Introducing in the Green Corner, hailing from the island nation of Japan, sushi’s inseparable sidekick: Wasabi! Wasabia japonica grows wild on the cool, damp banks of
10 Japan’s many mountain streams. The chill of its habitat is quite ironic since wasabi is famous for bringing the heat. The plant is a botanical relative of mustard and horseradish. Pungency runs in the family. Traditionally, wasabi is prepared by grating its rootstock on the abrasive skin of an angel shark. Authentic wasabi is relatively rare and difficult to come by. The emerald condiment that is served outside of Japan is almost always
15 horseradish pulp dyed with green food coloring. Whether the wasabi is real or whether it’s the more common substitute, a whopping snootful will make you cry for your momma!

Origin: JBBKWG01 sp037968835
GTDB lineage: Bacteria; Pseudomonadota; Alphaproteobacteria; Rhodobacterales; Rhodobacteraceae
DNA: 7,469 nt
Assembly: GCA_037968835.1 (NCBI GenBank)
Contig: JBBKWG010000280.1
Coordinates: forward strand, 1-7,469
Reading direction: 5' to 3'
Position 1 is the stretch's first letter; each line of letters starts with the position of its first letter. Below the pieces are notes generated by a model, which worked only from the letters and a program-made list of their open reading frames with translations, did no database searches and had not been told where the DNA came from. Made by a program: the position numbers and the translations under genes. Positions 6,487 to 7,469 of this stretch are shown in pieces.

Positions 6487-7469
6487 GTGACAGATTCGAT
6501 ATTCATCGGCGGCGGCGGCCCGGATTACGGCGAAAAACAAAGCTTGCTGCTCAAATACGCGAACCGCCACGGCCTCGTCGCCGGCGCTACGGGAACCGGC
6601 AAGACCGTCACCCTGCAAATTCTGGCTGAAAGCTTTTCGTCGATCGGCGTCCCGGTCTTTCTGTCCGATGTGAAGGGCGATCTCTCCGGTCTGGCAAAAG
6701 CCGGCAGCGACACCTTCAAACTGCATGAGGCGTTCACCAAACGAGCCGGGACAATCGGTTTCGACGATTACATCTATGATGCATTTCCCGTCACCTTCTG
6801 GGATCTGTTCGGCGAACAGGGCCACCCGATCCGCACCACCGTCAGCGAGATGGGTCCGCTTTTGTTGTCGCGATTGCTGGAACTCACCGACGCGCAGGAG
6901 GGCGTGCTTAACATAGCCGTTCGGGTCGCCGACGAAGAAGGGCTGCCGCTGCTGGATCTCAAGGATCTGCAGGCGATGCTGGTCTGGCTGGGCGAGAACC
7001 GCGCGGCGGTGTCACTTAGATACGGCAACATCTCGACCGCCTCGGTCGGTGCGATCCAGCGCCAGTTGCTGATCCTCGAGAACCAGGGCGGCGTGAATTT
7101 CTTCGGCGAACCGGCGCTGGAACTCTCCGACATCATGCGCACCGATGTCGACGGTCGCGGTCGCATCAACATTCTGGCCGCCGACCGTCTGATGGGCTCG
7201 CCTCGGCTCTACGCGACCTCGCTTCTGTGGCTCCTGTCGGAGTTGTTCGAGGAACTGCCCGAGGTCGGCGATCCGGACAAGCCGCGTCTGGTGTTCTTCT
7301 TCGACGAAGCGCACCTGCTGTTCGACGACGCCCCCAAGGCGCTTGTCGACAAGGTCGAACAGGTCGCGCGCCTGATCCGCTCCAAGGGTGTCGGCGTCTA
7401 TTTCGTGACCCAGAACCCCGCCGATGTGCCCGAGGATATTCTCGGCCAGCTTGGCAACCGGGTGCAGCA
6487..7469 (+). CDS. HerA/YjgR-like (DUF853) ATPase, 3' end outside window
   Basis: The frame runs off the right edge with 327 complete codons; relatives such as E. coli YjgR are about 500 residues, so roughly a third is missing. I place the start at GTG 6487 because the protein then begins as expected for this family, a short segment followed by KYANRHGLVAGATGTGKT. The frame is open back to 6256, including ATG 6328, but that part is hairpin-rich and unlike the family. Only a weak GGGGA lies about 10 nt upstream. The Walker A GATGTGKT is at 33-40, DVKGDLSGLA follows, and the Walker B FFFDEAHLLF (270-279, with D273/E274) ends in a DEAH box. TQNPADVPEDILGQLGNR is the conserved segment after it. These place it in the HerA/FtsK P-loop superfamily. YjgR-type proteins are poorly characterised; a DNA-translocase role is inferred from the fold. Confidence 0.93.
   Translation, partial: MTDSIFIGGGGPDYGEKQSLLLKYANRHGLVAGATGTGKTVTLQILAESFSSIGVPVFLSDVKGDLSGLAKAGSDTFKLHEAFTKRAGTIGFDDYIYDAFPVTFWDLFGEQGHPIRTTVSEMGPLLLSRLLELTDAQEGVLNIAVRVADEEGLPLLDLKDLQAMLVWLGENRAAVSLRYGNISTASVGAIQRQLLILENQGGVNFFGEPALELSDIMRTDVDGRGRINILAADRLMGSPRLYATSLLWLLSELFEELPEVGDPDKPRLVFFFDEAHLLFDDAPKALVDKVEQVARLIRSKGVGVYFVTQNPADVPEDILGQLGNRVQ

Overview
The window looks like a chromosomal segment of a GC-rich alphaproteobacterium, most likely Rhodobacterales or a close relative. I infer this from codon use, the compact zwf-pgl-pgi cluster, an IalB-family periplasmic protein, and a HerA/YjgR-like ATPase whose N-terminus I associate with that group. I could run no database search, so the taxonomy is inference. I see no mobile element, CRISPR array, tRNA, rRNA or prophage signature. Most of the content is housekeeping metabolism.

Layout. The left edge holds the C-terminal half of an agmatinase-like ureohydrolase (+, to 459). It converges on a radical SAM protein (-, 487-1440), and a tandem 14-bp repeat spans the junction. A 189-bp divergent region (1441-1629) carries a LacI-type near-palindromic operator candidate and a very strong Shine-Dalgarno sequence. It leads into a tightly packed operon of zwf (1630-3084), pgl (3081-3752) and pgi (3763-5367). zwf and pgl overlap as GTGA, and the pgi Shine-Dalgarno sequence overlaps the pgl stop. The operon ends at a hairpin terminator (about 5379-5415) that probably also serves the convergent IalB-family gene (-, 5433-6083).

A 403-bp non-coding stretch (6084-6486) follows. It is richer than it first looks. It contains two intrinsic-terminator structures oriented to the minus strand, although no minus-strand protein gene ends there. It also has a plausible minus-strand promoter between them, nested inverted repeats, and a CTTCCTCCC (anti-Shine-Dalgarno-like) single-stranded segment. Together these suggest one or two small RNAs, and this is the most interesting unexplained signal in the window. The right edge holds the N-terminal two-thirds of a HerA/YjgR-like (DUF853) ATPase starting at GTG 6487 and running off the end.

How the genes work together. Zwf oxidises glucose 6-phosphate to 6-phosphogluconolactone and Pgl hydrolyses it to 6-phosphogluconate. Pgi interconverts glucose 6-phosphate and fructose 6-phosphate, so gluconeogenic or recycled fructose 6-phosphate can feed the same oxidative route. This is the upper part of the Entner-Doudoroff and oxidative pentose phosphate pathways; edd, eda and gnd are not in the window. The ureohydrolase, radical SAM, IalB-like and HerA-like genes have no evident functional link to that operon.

And in the red corner, originating from the Central and South Americas, now an international culinary superstar: the Chili Pepper. Chili peppers are fruits of the plants of the botanical genus Capsicum. They are related to the tomato and the eggplant. They’re
20 the renegades in an otherwise mild-mannered botanical family. Chili peppers include but are not limited to the poblano, the cayenne, the jalapeno, the tabasco, the habanero, and the serrano. One of these culprits sometimes goes by the alias “chipotle.” A chipotle (pronounced chee-POHT-lay) is none other than a dried smoked jalapeno. Chilies were introduced to the non-Ameican world by Christopher Columbus, who mistakenly
25 identified them as variants of black pepper. Chilies have since taken the culinary world by storm. They appear alongside dishes served around the globe, from the Basque provinces to North Africa and the Middle East to India and Southeast Asia. A potent chili pepper in the kisser will make you rue the day you were born!